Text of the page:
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Although the family-owned company is much smaller than BCE Inc., Telus Corp. or Rogers Communications Inc., Barrett is starting construction on a 4G network this fall to solidify its position as a seller of broadband Internet to rural Canadians.

Rural Internet customers will be able to tap into service about 10 times faster than their current service, while service packages will also have a greatly expanded download capacity, according to Allison Lenehan, the company's chief strategy officer. Currently, the network maxes out at 8 megabits per second (mbps), while the new 4G network can attain speeds of 40 mbps - a number that should more than double to 100 mbps by 2011.

Mr. Lenehan noted extremely limited download capacity in rural areas is the principal complaint from existing customers, and that the new network will address that by building more value into plans for rural Canadians, which are generally more expensive, slower and less reliable than connections in urban areas.

"The speeds will get a lot more bandwidth than they did before," Mr. Lenehan said. "Coast to coast to coast, we'll have broadband."

The service may, however, squeeze out small Internet service providers in rural or remote communities. These small companies already have to deal with larger, national companies such as Barrett or OmniGlobe Broadband Inc. offering service in their local communities with the aid of federal and provincial grants designed to extend service that may already be offered.

But as the Canadian Radio-television and Telecommunications Commission - and governments, from municipalities all the way to Industry Canada - investigate ways to extend high quality Internet to rural and remote Canadians, Barrett's story should be a part of the discussion, says Mark Goldberg, a Toronto-based telecom consultant.

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"Barrett's doing this without a government intervention driving it, without government subsidy," he said. "If the government can keep away from the temptation to intervene in the marketplace, then the private sector will take care of finding opportunities that exist to provide very high speed broadband services to all Canadians."

For Rogers, the move to 4G LTE is about giving customers "lightning fast" speeds for downloading high-bandwidth services such as HD video on smart phones. It will also allow Rogers to more seamlessly move information - from music to TV programming to movies - across the company's various cable, Internet and wireless networks. It's not clear when Rogers will commercially launch its 4G service.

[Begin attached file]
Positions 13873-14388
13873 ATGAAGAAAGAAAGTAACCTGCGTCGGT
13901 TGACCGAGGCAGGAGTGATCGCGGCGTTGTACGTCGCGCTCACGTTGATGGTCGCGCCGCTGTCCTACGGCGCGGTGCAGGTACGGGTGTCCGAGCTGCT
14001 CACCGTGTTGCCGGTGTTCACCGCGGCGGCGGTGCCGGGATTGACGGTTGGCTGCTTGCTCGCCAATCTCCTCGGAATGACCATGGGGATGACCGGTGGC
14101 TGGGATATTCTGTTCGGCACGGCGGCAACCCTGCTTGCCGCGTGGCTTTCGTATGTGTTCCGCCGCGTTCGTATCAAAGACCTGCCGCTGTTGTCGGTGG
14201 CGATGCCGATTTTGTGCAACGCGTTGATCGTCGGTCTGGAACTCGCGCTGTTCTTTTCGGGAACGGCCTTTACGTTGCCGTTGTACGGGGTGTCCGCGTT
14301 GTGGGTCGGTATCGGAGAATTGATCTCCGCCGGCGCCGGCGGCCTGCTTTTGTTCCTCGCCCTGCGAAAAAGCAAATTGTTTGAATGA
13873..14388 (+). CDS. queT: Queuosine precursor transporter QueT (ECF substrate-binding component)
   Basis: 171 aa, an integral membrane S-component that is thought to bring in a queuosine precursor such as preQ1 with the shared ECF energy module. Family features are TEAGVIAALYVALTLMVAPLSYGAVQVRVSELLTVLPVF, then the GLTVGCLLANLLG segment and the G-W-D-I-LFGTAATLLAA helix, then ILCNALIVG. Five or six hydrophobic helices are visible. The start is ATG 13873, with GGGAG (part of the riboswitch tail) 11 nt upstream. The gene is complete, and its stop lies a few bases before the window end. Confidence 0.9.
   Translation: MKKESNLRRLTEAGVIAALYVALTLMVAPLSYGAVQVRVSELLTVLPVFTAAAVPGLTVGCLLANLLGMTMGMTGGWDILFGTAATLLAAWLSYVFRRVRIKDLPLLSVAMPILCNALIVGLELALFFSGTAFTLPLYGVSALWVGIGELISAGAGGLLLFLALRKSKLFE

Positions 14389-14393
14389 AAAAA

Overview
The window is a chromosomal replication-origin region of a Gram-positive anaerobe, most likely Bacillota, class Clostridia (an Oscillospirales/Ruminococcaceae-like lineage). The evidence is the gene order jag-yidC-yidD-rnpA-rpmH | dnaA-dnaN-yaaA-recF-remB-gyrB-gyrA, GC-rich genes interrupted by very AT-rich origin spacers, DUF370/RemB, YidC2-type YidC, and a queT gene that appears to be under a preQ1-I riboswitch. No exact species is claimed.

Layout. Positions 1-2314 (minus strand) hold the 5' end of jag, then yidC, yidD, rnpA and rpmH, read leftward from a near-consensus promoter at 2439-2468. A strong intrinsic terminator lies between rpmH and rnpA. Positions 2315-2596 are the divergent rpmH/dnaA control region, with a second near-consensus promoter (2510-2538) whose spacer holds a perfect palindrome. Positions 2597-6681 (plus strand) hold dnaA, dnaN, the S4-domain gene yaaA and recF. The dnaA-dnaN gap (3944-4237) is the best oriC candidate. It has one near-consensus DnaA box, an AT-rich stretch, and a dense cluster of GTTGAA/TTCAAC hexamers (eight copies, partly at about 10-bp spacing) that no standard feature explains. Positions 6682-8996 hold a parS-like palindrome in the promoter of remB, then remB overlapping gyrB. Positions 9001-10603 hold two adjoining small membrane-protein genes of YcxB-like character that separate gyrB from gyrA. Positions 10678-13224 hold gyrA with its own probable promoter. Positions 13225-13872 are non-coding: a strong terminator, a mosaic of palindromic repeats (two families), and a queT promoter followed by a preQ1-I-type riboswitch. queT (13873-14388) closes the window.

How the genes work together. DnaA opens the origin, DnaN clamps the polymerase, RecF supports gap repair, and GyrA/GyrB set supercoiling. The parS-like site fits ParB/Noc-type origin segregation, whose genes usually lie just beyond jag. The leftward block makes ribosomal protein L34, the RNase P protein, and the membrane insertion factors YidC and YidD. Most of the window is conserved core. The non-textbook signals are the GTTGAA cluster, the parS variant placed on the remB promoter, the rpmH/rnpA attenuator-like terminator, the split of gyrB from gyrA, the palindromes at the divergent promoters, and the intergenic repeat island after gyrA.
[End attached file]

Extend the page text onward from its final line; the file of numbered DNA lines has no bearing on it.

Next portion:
"It's a whole new area of convergence that's about to happen," said John Boynton, Rogers' chief marketing officer.

"Rogers historically has placed emphasis on having network advantage in wireless, from an advertising perspective," said National Bank Financial analyst Greg MacDonald. "Earlier this year, we had speculated in some of our research that the fact that Bell and Telus were now at parity with Rogers will probably drive Rogers to consider rolling out LTE sooner."

Mr. Goldberg added that it is important that Barrett's newer, 4G technology network build is coming from a smaller company such as Barrett, as opposed to the rural Inukshuk Wireless Internet partnership that exists between Bell and Rogers, "because folks have been concerned that there isn't a sufficient alternative to the major providers," he said.

Construction on Barrett's new network, from building new towers to upgrading existing ones, could begin as early as in a few weeks, with the first customers able to get service by the end of the year. To upgrade to the next-generation Long-Term Evolution (LTE) wireless standard for mobile Internet data sticks and smart phones, which Barrett plans to do eventually, all that is required is a software upgrade. But executives said the primary focus remains on serving "fixed" households in rural Canada with broadband Internet for laptops and personal computers in the home.